Man-made chemicals found in MEPs’ blood
Blood taken from MEPs across Europe has tested positive for a range of chemicals from flame-retardants to stain removers.
Lancaster University scientists analysed a number of blood samples taken from 47 volunteers - including a number of MEPs - from 17 European countries in December 2003. One particular flame retardant was found at the highest recorded level yet discovered in human blood.
The samples were tested for a range of five man-made chemical classes used in industry, agriculture and in the manufacturing of everyday objects such as food wrappings, cosmetics and children’s toys. These included:
· Flame retardants
· Plasticisers (phthalates )
· Stain and water repellents (perfluoroalkyl chemicals)
Every volunteer tested positive for each of the five groups of chemicals under analysis, including PCBs, which were banned in the 1970s following heath and environmental concerns.
While every volunteer tested positive for at least one type of flame retardant one particular type, know as HBCD, was found in human blood for the first time. Another type of flame retardant, TBBP-A, was found in 27 of the volunteers - in one case at ten times the level found in previous studies in Europe. Meanwhile the Brominated flame retardant Deca-BDE was found in 30 percent of the volunteers in levels ranging up to almost ten times higher than the highest concentration yet found in human blood.
Some of the chemicals found in the blood samples have been linked with an increased risk of cancer while others are believed to disrupt the endocrine system, which maintains hormonal balance in the body.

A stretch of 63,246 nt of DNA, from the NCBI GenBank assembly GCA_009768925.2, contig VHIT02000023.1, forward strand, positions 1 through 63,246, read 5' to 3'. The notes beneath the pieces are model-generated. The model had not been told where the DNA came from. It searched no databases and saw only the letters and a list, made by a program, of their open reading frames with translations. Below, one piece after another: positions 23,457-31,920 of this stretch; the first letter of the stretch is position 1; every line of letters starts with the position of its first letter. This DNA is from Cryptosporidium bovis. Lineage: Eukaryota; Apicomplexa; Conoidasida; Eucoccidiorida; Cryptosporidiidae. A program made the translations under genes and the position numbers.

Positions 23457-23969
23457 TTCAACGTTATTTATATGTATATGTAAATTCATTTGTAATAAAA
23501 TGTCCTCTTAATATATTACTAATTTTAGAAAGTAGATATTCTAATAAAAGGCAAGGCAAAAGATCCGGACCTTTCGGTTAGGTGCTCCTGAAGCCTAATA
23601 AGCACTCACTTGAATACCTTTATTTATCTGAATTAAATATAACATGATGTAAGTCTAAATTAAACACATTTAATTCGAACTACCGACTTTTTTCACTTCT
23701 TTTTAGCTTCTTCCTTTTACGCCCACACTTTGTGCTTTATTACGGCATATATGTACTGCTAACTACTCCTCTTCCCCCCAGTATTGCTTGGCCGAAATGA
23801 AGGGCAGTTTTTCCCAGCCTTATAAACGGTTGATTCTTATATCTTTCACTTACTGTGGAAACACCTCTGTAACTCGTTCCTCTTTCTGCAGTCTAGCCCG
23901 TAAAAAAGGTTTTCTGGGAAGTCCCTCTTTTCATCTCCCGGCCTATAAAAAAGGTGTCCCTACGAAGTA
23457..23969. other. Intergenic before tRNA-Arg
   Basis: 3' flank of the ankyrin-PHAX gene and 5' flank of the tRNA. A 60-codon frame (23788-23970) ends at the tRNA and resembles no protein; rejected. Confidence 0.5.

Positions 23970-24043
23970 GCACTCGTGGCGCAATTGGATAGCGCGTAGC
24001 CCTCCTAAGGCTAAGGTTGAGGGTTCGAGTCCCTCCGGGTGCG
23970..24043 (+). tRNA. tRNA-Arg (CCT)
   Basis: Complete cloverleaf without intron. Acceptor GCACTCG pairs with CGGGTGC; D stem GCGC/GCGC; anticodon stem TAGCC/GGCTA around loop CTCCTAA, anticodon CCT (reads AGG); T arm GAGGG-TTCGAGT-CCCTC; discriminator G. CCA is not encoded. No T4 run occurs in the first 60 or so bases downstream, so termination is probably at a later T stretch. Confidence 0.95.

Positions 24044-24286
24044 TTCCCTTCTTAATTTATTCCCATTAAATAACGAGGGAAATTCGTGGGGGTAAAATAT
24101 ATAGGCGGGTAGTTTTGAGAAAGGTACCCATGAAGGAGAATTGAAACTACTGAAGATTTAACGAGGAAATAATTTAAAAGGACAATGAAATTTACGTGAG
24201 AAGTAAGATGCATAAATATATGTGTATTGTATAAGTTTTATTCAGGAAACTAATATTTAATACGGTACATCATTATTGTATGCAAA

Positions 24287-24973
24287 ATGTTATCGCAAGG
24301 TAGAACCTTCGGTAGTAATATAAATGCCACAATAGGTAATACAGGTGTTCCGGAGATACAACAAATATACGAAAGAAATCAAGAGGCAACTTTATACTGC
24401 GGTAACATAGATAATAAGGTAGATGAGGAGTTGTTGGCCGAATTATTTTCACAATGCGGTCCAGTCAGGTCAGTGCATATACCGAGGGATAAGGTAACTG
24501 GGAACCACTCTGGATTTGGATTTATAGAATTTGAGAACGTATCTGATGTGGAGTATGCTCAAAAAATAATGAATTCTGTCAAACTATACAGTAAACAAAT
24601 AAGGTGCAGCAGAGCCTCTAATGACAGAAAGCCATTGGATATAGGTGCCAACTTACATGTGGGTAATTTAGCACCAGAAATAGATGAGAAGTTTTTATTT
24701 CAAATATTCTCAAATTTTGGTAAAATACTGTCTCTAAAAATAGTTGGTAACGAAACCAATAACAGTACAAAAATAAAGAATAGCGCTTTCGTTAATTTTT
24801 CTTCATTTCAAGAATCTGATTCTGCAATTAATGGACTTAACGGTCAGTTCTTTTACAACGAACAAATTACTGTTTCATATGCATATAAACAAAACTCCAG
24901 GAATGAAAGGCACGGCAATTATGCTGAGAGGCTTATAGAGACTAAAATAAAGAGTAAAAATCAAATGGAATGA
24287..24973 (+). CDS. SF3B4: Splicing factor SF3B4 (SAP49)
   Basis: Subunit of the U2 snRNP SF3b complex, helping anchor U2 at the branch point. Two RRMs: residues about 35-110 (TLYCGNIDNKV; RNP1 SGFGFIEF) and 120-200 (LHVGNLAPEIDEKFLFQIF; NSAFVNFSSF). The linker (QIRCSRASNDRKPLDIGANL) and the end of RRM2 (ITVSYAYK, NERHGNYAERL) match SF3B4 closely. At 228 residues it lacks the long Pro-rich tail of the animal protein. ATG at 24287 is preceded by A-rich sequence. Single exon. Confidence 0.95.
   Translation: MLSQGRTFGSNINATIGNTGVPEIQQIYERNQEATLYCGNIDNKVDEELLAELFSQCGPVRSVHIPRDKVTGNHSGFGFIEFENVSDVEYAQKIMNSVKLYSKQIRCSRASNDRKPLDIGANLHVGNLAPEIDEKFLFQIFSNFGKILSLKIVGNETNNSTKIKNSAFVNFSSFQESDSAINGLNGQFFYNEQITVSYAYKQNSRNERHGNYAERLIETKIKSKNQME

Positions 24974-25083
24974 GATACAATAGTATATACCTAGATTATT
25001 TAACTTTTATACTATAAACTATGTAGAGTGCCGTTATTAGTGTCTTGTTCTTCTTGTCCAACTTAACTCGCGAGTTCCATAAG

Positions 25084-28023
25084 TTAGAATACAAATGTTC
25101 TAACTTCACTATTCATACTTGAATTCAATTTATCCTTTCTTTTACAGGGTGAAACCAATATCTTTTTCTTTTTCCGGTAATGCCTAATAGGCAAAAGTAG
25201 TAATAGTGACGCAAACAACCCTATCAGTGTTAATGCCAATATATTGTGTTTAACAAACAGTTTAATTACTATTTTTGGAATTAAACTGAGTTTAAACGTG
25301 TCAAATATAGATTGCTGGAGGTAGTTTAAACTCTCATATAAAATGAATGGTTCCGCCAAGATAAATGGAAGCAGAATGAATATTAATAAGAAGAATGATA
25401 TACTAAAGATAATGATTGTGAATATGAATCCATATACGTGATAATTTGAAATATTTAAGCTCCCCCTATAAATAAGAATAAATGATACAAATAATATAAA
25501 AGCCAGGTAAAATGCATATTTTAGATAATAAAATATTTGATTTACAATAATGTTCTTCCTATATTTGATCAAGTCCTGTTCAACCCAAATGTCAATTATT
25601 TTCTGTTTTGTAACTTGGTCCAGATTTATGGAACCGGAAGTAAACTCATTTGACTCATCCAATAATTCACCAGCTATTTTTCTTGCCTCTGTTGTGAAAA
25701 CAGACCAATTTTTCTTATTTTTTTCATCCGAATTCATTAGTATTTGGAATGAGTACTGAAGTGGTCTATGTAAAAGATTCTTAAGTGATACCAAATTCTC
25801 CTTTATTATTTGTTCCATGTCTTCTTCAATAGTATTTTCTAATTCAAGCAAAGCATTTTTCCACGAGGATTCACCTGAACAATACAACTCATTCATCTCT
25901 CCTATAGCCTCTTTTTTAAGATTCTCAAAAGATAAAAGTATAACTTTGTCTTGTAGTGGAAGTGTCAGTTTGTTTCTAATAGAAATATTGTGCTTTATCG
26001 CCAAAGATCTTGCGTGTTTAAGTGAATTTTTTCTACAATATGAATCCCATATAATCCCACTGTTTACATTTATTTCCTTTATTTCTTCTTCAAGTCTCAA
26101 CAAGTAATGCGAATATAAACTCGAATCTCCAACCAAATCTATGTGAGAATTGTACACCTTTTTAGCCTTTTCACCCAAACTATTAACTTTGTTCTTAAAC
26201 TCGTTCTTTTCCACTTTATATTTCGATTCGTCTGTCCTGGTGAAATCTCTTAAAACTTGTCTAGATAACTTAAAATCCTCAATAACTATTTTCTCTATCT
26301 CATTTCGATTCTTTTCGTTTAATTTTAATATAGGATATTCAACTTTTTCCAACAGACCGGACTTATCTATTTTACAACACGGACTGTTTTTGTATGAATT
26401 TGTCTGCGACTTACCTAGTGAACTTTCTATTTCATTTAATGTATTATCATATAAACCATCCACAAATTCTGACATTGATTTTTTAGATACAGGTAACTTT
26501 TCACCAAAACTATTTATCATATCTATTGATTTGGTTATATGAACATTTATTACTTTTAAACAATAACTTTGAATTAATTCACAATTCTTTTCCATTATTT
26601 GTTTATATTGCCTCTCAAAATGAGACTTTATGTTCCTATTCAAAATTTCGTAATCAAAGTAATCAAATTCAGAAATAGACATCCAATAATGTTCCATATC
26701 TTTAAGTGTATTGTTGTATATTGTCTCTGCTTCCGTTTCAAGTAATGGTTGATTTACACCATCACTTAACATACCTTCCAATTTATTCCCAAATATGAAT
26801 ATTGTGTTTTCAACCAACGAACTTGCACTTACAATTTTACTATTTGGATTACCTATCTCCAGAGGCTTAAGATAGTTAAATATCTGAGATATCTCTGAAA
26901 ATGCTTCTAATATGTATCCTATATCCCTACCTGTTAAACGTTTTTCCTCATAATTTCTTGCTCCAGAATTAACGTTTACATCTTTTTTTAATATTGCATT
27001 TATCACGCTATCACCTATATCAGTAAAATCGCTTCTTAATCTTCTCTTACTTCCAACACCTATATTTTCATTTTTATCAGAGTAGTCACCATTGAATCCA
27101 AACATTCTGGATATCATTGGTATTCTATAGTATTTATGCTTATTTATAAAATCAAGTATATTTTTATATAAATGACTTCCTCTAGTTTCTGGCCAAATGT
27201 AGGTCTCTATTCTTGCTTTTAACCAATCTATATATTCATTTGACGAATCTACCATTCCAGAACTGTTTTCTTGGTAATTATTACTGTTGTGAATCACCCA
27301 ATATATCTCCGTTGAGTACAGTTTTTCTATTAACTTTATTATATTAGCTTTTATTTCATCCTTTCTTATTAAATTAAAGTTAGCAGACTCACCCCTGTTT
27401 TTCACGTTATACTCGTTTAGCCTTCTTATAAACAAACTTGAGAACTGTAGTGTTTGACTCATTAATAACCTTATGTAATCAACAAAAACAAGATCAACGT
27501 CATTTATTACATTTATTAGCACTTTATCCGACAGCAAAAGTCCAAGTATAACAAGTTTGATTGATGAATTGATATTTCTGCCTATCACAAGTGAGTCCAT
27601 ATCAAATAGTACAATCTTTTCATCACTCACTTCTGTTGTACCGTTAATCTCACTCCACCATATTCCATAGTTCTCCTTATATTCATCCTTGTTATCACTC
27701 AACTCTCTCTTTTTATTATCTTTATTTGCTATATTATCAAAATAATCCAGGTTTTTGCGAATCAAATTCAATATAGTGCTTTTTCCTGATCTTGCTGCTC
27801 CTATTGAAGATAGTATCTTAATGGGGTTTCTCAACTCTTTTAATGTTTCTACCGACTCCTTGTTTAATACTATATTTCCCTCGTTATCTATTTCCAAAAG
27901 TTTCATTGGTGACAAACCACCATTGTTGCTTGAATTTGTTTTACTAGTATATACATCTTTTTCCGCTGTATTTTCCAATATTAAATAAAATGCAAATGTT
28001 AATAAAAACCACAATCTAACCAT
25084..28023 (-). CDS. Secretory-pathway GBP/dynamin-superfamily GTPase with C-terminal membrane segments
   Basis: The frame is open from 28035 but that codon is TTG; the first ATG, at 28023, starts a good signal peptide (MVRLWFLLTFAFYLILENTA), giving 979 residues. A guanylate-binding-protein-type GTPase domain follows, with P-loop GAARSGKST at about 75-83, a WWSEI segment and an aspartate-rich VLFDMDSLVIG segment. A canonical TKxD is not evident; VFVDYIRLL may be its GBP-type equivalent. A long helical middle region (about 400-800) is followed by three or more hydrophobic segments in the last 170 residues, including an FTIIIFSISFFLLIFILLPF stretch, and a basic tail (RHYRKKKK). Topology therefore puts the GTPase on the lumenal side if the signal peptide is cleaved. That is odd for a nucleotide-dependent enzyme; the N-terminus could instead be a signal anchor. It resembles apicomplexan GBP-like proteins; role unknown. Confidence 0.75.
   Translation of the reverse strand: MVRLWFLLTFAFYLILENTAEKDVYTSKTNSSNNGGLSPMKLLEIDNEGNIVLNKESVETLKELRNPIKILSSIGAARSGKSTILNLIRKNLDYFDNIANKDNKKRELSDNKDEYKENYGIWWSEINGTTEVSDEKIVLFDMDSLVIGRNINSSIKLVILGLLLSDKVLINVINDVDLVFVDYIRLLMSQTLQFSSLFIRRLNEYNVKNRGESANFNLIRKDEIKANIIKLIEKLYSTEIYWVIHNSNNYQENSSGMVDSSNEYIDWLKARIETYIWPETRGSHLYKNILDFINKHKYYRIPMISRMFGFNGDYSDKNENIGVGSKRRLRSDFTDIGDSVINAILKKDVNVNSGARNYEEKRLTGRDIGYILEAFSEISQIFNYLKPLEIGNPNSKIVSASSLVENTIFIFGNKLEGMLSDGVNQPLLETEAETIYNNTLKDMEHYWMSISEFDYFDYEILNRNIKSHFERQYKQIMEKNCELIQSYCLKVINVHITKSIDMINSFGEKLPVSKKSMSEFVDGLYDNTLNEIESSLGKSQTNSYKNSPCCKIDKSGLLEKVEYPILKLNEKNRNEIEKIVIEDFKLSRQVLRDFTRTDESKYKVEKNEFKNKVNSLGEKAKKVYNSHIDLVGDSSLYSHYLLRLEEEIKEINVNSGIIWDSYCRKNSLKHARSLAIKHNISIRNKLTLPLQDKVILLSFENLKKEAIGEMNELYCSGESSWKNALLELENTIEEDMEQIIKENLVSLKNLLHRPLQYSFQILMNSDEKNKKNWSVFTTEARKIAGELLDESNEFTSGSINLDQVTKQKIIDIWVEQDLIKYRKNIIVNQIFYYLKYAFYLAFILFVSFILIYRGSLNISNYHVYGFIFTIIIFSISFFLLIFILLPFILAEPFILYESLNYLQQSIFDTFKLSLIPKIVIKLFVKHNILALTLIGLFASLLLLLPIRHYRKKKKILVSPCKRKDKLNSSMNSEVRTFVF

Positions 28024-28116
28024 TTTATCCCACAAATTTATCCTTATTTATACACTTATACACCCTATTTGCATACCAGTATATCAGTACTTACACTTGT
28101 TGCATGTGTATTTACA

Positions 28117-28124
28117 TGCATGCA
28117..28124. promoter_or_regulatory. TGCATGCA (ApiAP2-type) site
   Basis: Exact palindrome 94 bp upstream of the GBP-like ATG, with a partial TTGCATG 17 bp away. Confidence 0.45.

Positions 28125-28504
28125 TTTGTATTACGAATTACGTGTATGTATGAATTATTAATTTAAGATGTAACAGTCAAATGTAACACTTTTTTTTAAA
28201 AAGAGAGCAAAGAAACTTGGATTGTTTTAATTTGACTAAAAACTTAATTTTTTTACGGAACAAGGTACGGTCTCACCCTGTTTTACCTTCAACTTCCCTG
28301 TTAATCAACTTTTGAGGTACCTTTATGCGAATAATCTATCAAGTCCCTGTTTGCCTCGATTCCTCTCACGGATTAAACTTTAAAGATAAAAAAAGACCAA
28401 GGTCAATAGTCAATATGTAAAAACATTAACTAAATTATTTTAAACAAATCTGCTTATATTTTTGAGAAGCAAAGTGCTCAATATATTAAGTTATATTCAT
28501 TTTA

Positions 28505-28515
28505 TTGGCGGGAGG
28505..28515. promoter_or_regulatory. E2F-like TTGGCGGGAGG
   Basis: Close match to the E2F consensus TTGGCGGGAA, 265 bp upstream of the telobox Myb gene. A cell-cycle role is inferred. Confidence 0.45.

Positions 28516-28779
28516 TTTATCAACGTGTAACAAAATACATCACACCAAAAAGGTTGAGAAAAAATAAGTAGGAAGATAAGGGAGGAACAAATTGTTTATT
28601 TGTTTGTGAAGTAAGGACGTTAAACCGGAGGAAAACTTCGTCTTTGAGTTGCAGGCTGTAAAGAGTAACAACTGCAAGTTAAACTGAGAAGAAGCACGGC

Blood samples were taken from 47 volunteers (MEPs, former MEPs, observers and WWF staff members), from 17 European countries, in Brussels in December 2003.
Believed to be the most comprehensive blood survey of its kind in Europe, the study was commissioned by the WWF and involved expert blood analysis from specialist scientists at Lancaster University, the Netherlands Institute for Fisheries Research, the Institute for Chromatography in Belgium and the Institute of Applied Environmental Research in Stockholm.
The study came on the back of a previous UK blood sample study carried out by WWF and Lancaster University in 2003.
Gareth Thomas, of Lancaster University’s Environmental Science Department, collated the data from the four laboratories and prepared the scientific report from which WWF has prepared its report, published this month.
Dr Thomas, who is based at the university’s Lancaster Environment Centre, said: “We expected to find many of the chemicals we looked for, but it is particularly surprising that TBBP-A and DecaBDE were found in some individuals at concentrations so much higher than has been seen before. It is important that we now investigate in detail how people are exposed to these chemicals, in order to understand why some people have much higher concentrations than others.”